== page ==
- You feel emotionally blackmailed and go through guilt trips caused by your partner’s episodes of depression, threats, or violent behavior.
If you’ve been nodding while reading this list, your partner potentially has a border personality disorder. Lucky for you, there are actions you can take to turn the situation around, so keep reading to find out how.
What Is It Like Dating Someone with BPD?
As we said earlier, BPD persons are struggling with a lot of mental issues that can seriously damage their partners. Let’s focus on the specific symptoms a BPD person displays in a relationship.
Fear of abandonment
Have you found yourself in the middle of an argument with your partner over wanting to go out with your friends alone or arriving late from work? Does it feel like your partner is watching every step you take and unjustly accusing you that you don’t love them anymore?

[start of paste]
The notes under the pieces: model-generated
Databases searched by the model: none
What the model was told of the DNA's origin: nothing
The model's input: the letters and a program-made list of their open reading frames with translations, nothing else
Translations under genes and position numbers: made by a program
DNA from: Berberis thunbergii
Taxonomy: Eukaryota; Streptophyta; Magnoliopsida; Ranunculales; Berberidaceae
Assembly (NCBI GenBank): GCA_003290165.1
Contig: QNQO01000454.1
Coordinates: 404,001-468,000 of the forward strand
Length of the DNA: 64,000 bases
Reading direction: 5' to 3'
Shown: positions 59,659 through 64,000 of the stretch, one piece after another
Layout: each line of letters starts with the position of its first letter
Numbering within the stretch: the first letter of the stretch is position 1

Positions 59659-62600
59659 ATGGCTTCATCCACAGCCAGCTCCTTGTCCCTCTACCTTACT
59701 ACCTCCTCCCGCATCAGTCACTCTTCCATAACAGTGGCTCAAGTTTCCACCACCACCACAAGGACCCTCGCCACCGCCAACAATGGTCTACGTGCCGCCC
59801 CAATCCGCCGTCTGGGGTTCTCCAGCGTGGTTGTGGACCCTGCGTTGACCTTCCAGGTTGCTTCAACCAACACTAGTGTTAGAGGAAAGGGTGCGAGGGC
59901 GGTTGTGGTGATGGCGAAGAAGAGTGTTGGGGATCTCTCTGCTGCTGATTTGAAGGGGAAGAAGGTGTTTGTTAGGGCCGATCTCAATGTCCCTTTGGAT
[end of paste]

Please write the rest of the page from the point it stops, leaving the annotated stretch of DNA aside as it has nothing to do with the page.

BPD persons have a deep-rooted fear of abandonment that triggers erratic behavior. They’re wracked with paranoia and will often try to manipulate you into staying by causing a scene, begging, or clinging to you physically.
On the other hand, they might threaten to leave you or even abruptly end the relationship after a fit of rage just so you wouldn’t do it first. They are driven by their insecurities which profoundly influence their interpretation of your feelings towards them.
Loving someone with BPD means having to cope with often nerve-wracking emotional rollercoasters. One minute you’re their soulmate, the next, you’re their arch enemy, and you can never be sure what you did to cause this.